There Are No Words

There have been times in my life where I could not bear silence, where I swear I heard it ringing relentlessly in my ears, compounding my sense of isolation, making me feel as though the whole world was happily in community while I sat alone, panicking, unable to quiet my monkey mind, my pounding heart. My first postgraduate semester in Oxford, perched above the noisy intersection of Longwall and High in a sterile bedsit, was too much of this.

Other times I have been able to tune in to silence, feeling both drawn out into the vastness of landscape while simultaneously breathing deep into my essential self (a frigid, starlit winter night at home in South Dakota feels this way), or caught up in the vastness and variety, yet essential commonality, of human experience. I have felt this most readily in New York City, or Chicago, while walking or taking a train to work, feeling part of the flow of a local population commuting to the work that sustains us and those we love.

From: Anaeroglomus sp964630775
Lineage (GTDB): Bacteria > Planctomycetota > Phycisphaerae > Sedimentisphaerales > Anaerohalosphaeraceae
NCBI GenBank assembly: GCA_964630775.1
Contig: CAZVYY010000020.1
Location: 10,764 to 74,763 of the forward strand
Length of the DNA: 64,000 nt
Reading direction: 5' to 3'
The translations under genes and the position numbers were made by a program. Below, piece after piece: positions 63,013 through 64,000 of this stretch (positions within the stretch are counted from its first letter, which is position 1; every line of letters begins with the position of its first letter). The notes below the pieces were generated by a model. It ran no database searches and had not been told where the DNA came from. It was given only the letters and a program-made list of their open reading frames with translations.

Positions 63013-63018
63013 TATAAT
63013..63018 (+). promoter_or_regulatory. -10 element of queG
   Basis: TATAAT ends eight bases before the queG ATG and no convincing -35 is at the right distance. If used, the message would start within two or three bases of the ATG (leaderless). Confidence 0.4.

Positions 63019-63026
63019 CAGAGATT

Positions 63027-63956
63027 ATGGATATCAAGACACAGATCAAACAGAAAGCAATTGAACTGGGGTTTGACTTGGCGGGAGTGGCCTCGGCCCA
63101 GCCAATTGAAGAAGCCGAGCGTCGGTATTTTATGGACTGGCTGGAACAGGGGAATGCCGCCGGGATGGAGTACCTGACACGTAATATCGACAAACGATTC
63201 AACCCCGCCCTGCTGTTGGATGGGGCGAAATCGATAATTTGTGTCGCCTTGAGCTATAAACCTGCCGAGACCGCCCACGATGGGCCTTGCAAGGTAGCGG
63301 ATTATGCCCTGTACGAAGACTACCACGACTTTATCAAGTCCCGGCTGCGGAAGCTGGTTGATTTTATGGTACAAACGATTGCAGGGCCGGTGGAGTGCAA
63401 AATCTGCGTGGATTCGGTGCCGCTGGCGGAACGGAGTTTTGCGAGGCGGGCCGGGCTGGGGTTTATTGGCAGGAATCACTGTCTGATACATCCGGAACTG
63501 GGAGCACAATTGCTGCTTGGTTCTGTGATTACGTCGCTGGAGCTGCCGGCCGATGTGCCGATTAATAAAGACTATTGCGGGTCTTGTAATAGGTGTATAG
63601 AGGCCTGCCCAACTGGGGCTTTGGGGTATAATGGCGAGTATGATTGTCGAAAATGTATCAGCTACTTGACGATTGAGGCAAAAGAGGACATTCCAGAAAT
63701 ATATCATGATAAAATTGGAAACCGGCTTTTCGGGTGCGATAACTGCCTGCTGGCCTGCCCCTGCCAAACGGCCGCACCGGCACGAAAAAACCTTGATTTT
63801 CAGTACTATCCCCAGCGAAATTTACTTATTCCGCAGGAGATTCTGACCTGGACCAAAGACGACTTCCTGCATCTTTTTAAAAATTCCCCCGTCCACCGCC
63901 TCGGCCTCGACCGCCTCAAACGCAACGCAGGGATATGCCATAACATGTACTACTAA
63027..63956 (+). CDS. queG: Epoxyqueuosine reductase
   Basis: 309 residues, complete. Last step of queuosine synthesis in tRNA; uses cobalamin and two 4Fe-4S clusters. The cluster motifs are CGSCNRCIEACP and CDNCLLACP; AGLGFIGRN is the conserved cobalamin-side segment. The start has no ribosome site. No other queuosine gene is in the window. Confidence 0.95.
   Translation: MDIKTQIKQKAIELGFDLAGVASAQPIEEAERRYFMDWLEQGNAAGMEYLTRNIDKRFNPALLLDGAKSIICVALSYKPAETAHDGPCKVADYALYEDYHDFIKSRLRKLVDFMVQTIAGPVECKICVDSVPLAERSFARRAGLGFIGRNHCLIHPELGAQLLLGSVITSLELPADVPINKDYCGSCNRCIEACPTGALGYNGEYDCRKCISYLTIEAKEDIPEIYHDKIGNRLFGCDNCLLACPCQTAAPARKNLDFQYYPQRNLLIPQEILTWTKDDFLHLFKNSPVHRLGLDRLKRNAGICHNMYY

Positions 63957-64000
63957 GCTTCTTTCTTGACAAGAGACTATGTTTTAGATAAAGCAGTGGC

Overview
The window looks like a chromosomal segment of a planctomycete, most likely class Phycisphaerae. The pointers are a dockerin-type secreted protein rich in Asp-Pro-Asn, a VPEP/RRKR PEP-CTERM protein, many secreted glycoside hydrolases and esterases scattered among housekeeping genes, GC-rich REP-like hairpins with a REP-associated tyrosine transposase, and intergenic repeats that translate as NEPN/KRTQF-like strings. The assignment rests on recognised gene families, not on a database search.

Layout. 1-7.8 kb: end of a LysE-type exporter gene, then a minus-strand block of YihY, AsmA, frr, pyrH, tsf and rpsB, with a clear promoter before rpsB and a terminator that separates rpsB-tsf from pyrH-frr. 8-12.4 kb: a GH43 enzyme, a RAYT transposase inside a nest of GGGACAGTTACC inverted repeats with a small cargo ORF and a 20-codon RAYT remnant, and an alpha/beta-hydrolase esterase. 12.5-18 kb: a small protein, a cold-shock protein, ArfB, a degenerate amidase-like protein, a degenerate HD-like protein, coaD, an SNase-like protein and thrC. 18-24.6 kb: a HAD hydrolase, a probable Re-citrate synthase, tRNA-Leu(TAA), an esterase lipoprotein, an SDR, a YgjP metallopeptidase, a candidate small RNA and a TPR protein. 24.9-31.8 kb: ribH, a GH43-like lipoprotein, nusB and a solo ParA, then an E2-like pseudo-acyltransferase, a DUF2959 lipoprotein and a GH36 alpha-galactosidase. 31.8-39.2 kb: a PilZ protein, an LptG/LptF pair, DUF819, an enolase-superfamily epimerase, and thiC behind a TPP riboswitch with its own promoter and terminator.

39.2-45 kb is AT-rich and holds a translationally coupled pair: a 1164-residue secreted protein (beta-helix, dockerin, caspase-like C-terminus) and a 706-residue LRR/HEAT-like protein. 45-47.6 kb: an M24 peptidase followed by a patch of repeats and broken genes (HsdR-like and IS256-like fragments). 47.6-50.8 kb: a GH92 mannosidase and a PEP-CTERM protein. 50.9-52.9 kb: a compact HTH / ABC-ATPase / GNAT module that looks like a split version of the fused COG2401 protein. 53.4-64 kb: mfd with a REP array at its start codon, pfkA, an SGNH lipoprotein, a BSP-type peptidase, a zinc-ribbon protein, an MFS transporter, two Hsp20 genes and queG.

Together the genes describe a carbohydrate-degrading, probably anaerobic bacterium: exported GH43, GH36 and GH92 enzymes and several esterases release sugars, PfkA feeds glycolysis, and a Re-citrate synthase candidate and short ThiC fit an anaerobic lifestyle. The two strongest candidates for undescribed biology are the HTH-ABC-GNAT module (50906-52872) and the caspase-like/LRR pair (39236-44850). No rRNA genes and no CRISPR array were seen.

I am trying to cultivate a heightened, meditative mindfulness in order to access this experience more deeply and more often, more independently of circumstances, yet it is not something that comes easily or naturally to me.

But oh, in this week of so much hatred and divisiveness, pain and violence in our human family, I am griefstricken, wanting both to scream at the top of my lungs and to go silent, deep within, at what we have all borne witness to, virtually or all too close. It takes my breath away that anyone could experience other fellow travelers on this planet as so “other” as to wish to eradicate them, as individuals or groups, from this world we all belong to. There are no words, and yet we struggle to bring them forth.


Mary Peckham, for The Poplar Grove Muse

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